Klebsiella pneumoniae is an opportunistic pathogen responsible for causing various community acquired and healthcare associated patients. Further infection caused by this bacterium cannot be neglected as it is included in ESKAPE pathogens and the growing incidence of CRKP strains creates attention to clinicians and other stake holders.
In our study, the highest percentage of K. pneumoniae was obtained from the in-patient department than others. This higher incidence of K. pneumoniae in long-term hospitalized patients may be related to the immune status of the patients, as the bacterium was from surgery unit having use of invasive devices and administration of immunosuppressive drugs. In hospital settings, the transmission of the pathogen increases drastically because colonization rate increases with extended stay in hospital and prolonged antibiotic therapy. A similar study carried out in the United States also claimed a higher incidence of K. pneumoniae infections in the long-term acute care hospitals than in the short-term hospital stay.
Antibiotic resistance is a common problem in K. pneumoniae. It is naturally resistant to penicillin group of antibiotics or acquires resistance gene from mobile genetic cassettes called integrons often carried out by transposons and transferable plasmids that transmit horizontally to receptor cells, integrated on plasmids or chromosomes through homologous recombination, expressing its fitness in the presence of antibiotics . In this study, we evaluated 12 different antibiotics in which amikacin, gentamicin, ciprofloxacin, ofloxacin, ceftriaxone and ertapenem were tested in all isolates and rest antibiotics were tested either as second-line antibiotics or depend on a source of clinical samples. Our results showed a mixed antibiotic resistance profile comparison with others in terms of using antibiotic use, time period, source of bacterium and country.
Approximately 48.24% and 56.47% isolates were non-susceptible to aminoglycoside amikacin and gentamicin, respectively. A range of studies show greater variation in resistant pictures ranging below 1–86% for gentamicin. A study in the EU/EEA region showed that its resistant percent ranges from below 1% to greater than 50 . A comparative study from France and Algeria revealed that its resistance was 28% and 86%, respectively while study from Iran and India, its resistance was found as 24% and 37.5%, respectively [20, 21]. A slightly higher percentage, 41%, was pictured from Nepal  that is nearly equal to our study. Cephalosporins like ceftriaxone are frequently used antibiotics for K. pneumoniae until unless they are ESBL producers. Our study showed that nearly 70% of isolates were ceftriaxone resistant. A similar finding was reported from Ethiopia  and 4 year consecutive study from Greece . Ciprofloxacin and ofloxacin are alternative antibiotic of choice if the isolates are ESBL producers. The non-susceptibility rates of ciprofloxacin and ofloxacin were 57.65% and 55.3% in our study. Similar to aminoglycosides, a wider range of variation was observed in the non-susceptibility of quinolones ranging from below 1% to greater than 90%. The study from Bulgaria, Italy and Romania was in line with our study, while from countries like Germany, Denmark, Iran, and India, the non-susceptibility rate was lower than our study [18, 20, 21]. Few studies from Nepal showed that the resistance rate is more than 85%, which is quite much than ours [22, 24]. Over all different studies on different times showed marked variation in antibiotic resistance patterns. Such type of variation was also observed in other antibiotics mentioned in Table 1, which might be due to the low number of sample studies or how meticulously antibiotics were used in that country to mitigate antibiotic resistance problems. Hence, resistance to these first-line agents represents an unprecedented challenge to clinicians, scientists, and healthcare systems.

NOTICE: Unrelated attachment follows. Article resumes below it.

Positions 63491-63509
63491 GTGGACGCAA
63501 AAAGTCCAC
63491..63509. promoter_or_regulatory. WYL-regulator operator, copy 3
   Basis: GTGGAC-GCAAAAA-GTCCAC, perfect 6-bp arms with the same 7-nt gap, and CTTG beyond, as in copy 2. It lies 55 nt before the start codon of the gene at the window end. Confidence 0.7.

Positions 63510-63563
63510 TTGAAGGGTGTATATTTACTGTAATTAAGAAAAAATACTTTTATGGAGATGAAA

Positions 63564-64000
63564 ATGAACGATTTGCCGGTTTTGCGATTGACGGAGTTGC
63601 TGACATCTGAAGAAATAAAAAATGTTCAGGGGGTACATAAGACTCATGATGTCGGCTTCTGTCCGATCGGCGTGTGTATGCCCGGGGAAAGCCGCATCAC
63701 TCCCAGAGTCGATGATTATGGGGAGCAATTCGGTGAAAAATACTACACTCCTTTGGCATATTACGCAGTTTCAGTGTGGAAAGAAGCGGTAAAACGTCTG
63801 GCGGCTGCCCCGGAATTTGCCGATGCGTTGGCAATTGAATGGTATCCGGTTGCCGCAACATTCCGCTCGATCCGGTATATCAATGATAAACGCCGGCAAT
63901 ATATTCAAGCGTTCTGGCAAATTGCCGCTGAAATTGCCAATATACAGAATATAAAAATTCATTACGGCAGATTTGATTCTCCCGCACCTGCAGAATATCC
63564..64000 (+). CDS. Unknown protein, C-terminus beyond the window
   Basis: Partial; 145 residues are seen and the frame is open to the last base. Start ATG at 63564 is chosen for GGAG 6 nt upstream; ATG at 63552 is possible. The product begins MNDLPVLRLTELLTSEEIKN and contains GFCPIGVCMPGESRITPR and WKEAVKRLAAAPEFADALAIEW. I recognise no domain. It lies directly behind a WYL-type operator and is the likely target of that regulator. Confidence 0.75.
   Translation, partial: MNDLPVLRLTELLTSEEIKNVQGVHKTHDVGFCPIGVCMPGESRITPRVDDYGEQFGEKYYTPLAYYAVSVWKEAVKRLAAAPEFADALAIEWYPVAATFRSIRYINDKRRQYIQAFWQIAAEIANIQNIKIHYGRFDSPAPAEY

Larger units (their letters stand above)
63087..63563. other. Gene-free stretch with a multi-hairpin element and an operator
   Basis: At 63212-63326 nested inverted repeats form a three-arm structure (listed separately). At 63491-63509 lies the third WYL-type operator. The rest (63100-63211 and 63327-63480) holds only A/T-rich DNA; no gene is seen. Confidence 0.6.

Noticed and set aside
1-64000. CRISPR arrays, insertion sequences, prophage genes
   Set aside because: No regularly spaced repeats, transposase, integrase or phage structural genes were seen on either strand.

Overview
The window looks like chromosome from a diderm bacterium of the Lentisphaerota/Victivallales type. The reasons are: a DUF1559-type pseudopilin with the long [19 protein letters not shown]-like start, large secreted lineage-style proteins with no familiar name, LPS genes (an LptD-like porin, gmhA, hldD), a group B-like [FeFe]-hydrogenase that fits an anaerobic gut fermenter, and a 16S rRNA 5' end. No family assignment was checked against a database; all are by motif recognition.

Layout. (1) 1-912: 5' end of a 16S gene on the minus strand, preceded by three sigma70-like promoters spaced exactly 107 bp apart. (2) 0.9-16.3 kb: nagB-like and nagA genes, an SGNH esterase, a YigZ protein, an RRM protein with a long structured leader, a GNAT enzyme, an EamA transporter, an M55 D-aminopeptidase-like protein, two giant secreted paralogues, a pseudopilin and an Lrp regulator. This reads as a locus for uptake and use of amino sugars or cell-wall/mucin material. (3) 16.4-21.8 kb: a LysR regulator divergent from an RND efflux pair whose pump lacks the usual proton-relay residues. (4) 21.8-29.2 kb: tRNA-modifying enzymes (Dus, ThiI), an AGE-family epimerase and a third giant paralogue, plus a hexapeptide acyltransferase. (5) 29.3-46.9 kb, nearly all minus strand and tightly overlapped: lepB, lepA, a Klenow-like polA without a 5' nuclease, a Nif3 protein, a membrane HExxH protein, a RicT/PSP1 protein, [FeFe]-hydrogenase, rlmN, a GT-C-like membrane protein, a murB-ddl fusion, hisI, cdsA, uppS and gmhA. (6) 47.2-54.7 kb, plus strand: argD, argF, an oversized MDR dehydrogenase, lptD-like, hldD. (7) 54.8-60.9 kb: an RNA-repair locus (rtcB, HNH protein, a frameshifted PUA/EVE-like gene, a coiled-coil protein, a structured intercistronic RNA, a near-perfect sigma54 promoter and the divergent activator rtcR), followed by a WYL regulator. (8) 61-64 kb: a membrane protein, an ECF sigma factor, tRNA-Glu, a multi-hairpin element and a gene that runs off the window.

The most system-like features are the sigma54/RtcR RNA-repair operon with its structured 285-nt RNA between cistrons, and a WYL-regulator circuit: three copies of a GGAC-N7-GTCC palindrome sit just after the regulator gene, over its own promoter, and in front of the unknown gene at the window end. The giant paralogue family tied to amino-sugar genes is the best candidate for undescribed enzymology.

Carbapenem (imipenem, meropenem, and ertapenem) are the antibiotics of choice for MDR and ESBL producing K. pneumoniae . The phenotypic lab detection of carbapenem resistance is quite confusing and should perform different test panels ; hence, CLSI recommends that non-susceptibility to ertapenem is the most sensitive indicator of carbapenemase producers and those addition tests need not be done other than epidemiological or infection control purposes after breakpoint evaluation of ertapenem, meropenem and imipenem . In our study, 49 (both intermediate and resistant) isolates showed screening test positive through ertapenem nonsusceptibility. This suggests that carbapenem resistance arises due to the formation of carbapenemase enzymes of classes A, B and D of the Amber class of β-lactamase restricting the treatment option . The CRKP was subjected to E-test to determine MIC of imipenem. The test results showed susceptible, intermediate and resistant were 13 (MIC ≤ 1 µg/ml), 5 (4 µg/ml ≤ MIC ≥ 1 µg/ml) and 31 (MIC ≥ 4 µg/ml), respectively. This implies that results from phenotypic methods can vary, as suggested by CLSI.